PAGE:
Some COVID-19 patients are at the risk of secondary fungal infections due to weakened cellular immunity caused by viral infections, the use of glucocorticoid and/or broad-spectrum antibiotics. It is necessary to do respiratory secretions microbiological detections such as smear preparation and cultivation for critically ill patients; and provide timely D-Glucose (G-test) and galactomannan (GM-test) of blood or bronchoalveolar lavage fluid for suspected patients.

It is necessary to be vigilant with possible invasive candidiasis infection and anti-fungal therapy. Fluconazole or echinocandin can be used in the following conditions: ① patients are given broad-spectrum antibiotics for seven days or more; ② patients have parenteral nutrition; ③ patients have invasive examination or treatment; ④ patients have positive candida culture in the specimen obtained from two body parts or more; ⑤ patients have significantly increased results of G-test.

It is necessary to be vigilant with possible invasive pulmonary aspergillosis. Anti-fungal therapy such as voriconazole, posaconazole, or echinocandin are considered to be used in the following conditions: ① patients are given glucocorticoid for seven days or more; ② patients have agranulocytosis; ③ patients have chronic obstructive pulmonary disease and aspergillus culture are tested positive in the specimen obtained from the airway; ④ patients have significantly increased results of GM-test.30Handbook of COVID-19 Prevention and Treatment.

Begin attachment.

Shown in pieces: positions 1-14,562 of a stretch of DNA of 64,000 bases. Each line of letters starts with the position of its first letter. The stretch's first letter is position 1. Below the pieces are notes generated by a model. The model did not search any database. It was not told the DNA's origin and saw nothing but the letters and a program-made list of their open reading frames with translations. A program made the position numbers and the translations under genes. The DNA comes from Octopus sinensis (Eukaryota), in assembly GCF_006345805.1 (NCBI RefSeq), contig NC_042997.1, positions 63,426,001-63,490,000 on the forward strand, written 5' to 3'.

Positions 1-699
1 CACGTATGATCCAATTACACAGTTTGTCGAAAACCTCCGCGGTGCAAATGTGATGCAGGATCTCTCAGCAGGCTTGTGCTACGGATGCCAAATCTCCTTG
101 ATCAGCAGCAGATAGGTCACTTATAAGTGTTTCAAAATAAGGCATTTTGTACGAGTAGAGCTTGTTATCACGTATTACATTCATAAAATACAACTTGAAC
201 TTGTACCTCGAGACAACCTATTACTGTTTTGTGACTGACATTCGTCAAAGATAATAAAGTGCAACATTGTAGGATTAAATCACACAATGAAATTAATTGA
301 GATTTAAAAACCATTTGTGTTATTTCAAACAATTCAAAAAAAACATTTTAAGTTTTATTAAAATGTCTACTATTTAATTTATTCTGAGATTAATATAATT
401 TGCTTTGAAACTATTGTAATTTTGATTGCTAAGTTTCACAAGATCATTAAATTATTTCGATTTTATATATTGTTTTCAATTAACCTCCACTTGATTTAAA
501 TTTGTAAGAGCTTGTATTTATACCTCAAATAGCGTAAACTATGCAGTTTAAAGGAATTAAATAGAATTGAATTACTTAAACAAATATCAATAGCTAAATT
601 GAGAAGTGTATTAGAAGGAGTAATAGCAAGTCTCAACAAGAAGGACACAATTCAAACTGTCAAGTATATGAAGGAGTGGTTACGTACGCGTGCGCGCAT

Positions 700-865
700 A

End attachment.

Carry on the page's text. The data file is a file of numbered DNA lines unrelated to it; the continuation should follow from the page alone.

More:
IX. The Balance of Intestinal Microecology and Nutritional Support

Some COVID-19 patients have gastrointestinal symptoms (such as abdominal pain and diarrhea) due to direct viral infection of the intestinal mucosa or antiviral and anti-infective drugs. There has been report that the intestinal microecological balance is broken in COVID-19 patients, manifesting a significant reduction of the intestinal probiotics such as lactobacillus and bifidobacterium. Intestinal microecological imbalance may lead to bacteri-al translocation and secondary infection, so it is important to maintain the balance of intesti-nal microecology by microecological modulator and nutritional support.

1、Microecologics Intervention

(1) Microecologics can reduce bacterial translocation and secondary infection. It can increase dominant gut bacteria, inhibit intestinal harmful bacteria, reduce toxin production and reduce infection caused by gut microflora dysbiosis.

(2) Microecologics can improve the gastrointestinal symptoms of patients. It can reduce water in feces, improve fecal character and defecation frequency, and reduce diarrhea by inhibiting intestinal mucosal atrophy.

(3) The hospital with relevant resources can perform intestinal flora analysis. Therefore, the intestinal flora disturbance can be discovered early according to the results. Antibi-otics can be adjusted timely and probiotics can be prescribed. These can reduce the chances of intestinal bacterial translocation and gut-derived infection.

(4) Nutrition support is an important means to maintain intestinal microecological balance. Intestinal nutrition support should be applied timely on the basis of effective evaluations of nutritional risks, gastroenteric functions, and aspiration risks.

2、Nutrition Support

The severe and critically ill COVID-19 patients who are in a state of severe stress are at high nutritional risks. Early evaluations of nutrition risk, gastrointestinal functions and aspiration risks, and timely enteral nutritional support are important to the patient’s prognosis.

(1) Oral feeding is preferred. The early intestinal nutrition can provide nutritional support, nourish intestines, improve intestinal mucosal barrier and intestinal immunity, and maintain intestinal microecology.